The marginal cost of an additional unit of output is often referred to as the “prime cost plus variable overhead.” It encompasses all costs that vary according to the amount of output.
To determine the marginal cost, a comparison between the cost of manufacturing one unit and the cost of creating the next one must be made.
Significance of Marginal Costing
Since Marginal Cost is a key factor to be considered in the business decision-making process, it is important to be able to forecast it accurately. When a business decides to launch a new product, one of the factors that must be taken into account is the projected profit. The profitability of the business will depend on the Marginal Cost of the new product. For that reason, it is important to be able to forecast the Marginal Cost of manufacturing the product. Marginal Cost is important to be able to forecast and decide if the new product will make a profit.
Marginal costing has been a critical component of traditional management accounting since its inception. However, as management accounting evolved over the last decade, the form and breadth of marginal costing shifted dramatically. Its ideas have been updated to reflect modern management accounting concepts.
Due to their limited application and rising complexity, experts now challenge conventional cost accounting techniques. Cost management techniques such as investment assessments and value-based tools are required in addition to the traditional function of cost accounting in monitoring the economic production process and cost assignment for internal activities. The former are generally condemned for their usefulness in the modern world, but the latter are blamed for their apparent pseudo-accuracy, which does not assist management in accomplishing its objectives.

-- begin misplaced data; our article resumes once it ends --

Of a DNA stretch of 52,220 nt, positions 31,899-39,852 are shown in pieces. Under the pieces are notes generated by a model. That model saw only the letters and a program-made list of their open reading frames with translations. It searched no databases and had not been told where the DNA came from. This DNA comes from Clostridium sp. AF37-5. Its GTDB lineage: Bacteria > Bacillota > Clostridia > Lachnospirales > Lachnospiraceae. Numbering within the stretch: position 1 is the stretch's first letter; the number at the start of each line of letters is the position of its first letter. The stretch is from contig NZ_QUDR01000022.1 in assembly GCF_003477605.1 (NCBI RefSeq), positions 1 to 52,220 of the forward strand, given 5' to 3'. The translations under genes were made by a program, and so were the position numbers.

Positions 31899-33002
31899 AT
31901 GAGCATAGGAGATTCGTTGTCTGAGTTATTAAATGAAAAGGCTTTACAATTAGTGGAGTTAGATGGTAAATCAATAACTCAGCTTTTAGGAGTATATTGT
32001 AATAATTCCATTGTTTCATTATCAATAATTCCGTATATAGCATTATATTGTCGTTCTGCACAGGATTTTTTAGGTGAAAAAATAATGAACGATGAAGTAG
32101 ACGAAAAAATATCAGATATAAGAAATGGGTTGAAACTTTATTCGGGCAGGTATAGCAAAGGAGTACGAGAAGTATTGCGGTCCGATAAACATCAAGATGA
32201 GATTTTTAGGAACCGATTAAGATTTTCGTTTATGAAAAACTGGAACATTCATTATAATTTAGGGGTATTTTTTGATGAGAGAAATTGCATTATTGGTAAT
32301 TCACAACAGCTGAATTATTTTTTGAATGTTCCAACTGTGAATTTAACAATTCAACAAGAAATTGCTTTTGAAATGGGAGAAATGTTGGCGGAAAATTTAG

Numerous authors, on the other hand, maintain that traditional cost accounting has not lost any of its value since the data structure or fundamental architecture necessary for current tools and methodologies is already available in the pre-existing conventional body of knowledge. To ensure that the notion of marginal costing remains relevant in today’s business environment, it is necessary to address the following postulates regarding the term’s shifting significance:
Marginal Cost Equation
The analysis of the marginal cost statement and the contribution mentioned above reveals that:
(i) Sales — Marginal cost = Contribution (I)
(ii) Fixed cost + Profit = Contribution (ii)
By combining the above two equations, we get a fundamental marginal cost equation:
Sales — Marginal Cost = Fixed Cost ± Profit/Loss
The marginal cost equation is important because if the values of any three of the preceding equation’s parts are known, the fourth element may be estimated.
What is the difference between Marginal Costs and Direct Costs?
In order to understand the difference between Marginal Cost and Direct Costs, it is crucial to know how Marginal Cost is calculated. Marginal Cost is based on the cost of goods sold only. It is calculated as the cost of sales less the cost of goods sold. It is the difference between the revenue and the cost of sales. Direct Costs is the cost of the goods that are purchased but have not been consumed yet. That is, if the purchased goods are not used by the business, they will be included as Direct Costs.